In a recently filed patent complaint at the ITC, Koninklijke Philips is seeking an exclusion order to prevent the importation of various cellular modules used by internet-of-things devices accused of infringing four patents.  The case is a particularly obnoxious example of how Section 337 can be abused to bypass the regular rules of the U.S. patent system in favor of unmerited remedies from a trade agency.

This is clearly not a trade dispute.  While Philips used to make a broad range of electronic equipment, today the company’s business is mostly limited to medical devices and patent licensing.  It does not compete with the respondents at all.  Its domestic industry argument relies on the fact that one of the Dutch company’s numerous, imported sleep apnea machines is capable of connecting to a mobile network.

This is instead purely a licensing dispute.  All four of the asserted patents have been declared standard-essential for 4G connectivity, meaning Philips is required to offer licenses to all implementers on fair, reasonable, and non-discriminatory (FRAND) terms.  As such, Philips is not entitled to injunctive relief, nor does it directly benefit from blocking imports.  The sole purpose of this ITC complaint is to use the cost of litigation and threat of an exclusion order to pressure respondents to settle.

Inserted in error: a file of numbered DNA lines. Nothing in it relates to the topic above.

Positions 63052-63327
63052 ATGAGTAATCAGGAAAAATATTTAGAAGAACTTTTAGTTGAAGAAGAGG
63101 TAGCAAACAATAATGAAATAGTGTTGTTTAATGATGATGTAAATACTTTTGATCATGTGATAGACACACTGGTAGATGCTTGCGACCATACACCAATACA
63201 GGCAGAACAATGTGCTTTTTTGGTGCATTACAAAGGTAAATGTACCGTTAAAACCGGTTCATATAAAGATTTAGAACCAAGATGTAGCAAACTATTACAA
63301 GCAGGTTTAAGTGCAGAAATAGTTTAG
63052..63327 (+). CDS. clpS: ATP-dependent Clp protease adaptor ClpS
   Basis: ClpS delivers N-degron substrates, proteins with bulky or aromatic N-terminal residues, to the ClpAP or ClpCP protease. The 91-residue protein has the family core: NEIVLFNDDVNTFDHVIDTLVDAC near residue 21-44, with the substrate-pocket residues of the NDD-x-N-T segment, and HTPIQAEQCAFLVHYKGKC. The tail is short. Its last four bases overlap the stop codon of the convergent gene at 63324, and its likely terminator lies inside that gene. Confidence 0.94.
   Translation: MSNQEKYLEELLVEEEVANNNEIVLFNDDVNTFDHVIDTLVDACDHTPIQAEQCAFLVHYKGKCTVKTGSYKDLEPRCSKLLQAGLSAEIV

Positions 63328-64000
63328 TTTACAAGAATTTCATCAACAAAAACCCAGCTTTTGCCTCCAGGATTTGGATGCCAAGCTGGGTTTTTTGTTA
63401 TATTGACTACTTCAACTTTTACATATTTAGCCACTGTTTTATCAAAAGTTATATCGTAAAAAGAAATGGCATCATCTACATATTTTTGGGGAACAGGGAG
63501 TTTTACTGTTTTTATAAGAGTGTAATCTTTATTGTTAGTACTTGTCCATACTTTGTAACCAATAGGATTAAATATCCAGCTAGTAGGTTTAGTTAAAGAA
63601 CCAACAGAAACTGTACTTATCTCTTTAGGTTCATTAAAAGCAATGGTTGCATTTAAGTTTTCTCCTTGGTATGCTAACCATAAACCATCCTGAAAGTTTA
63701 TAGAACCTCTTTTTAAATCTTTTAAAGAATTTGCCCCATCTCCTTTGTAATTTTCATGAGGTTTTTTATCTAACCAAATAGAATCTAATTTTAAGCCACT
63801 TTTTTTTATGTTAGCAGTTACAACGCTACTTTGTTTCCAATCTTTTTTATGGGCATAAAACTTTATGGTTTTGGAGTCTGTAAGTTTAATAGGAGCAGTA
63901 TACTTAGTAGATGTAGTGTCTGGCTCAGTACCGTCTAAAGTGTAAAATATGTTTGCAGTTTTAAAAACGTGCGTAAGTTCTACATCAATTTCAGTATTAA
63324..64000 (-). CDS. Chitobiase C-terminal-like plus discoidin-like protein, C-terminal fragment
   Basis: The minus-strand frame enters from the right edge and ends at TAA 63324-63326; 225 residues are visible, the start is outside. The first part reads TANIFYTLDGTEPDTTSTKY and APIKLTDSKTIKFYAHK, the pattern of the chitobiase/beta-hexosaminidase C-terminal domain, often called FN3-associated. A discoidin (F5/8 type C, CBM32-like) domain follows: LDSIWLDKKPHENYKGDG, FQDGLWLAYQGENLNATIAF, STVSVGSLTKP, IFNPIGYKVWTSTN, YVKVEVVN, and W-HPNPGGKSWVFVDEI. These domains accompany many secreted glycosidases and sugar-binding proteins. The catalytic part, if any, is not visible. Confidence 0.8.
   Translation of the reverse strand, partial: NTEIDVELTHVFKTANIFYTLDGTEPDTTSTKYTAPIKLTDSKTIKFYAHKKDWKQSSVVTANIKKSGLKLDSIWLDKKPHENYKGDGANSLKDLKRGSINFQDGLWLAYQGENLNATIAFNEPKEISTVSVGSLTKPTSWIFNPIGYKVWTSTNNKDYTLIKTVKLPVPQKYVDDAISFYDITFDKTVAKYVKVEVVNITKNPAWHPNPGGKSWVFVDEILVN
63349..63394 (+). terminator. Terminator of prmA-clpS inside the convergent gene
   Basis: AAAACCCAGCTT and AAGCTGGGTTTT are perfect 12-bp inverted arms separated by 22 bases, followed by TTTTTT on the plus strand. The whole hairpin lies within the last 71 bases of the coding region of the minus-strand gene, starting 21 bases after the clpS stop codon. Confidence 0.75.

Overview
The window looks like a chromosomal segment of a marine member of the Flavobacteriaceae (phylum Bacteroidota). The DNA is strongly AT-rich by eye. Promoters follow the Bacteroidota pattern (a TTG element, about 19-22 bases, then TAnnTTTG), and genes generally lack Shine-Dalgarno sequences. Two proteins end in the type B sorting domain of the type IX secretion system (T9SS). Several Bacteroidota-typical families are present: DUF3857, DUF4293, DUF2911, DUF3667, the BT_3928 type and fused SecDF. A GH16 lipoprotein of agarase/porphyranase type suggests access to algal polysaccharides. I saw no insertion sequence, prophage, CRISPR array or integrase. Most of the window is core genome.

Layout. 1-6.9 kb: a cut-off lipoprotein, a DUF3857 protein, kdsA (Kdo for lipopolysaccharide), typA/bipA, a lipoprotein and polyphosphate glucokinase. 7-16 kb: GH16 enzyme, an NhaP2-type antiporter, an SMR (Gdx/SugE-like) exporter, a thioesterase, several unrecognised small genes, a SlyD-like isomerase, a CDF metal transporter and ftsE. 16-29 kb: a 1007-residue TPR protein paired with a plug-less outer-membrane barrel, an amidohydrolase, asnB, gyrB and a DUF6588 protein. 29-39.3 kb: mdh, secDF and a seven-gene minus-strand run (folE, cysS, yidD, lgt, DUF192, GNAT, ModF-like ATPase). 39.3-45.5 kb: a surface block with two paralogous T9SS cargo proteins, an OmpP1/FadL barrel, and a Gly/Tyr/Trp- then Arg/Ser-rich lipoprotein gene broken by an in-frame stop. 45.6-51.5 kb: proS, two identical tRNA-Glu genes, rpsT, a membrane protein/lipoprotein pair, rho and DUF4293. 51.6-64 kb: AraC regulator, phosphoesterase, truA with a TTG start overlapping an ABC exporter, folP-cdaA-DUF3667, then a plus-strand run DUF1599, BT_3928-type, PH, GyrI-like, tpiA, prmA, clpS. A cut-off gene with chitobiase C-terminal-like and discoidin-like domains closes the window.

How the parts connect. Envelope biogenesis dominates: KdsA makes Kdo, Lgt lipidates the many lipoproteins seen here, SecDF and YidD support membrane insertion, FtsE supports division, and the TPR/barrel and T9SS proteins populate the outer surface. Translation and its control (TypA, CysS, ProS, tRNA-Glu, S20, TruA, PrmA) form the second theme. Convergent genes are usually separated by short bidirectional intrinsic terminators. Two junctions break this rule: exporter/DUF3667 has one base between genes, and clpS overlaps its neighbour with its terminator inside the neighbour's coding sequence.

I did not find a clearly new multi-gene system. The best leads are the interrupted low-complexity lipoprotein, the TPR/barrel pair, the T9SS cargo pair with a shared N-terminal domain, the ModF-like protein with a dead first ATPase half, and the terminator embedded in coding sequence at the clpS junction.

But Philips is also suing the respondents in federal district court, where it is specifically asking the judge to determine a global FRAND rate.  This means that the only contribution the ITC can make to this dispute is to help Philips secure a licensing rate through settlement that is higher than what—at the patent owner’s request—an Article III federal judge will determine Philips is entitled to under the law.

The litigation serves no recognizable policy goals. It is nevertheless made possible by the ITC’s lax application of Section 337’s domestic industry requirement, permissive approach to issuing exclusion orders based on FRAND-encumbered patents, and general antipathy toward its statutory mandate to consider the public interest.

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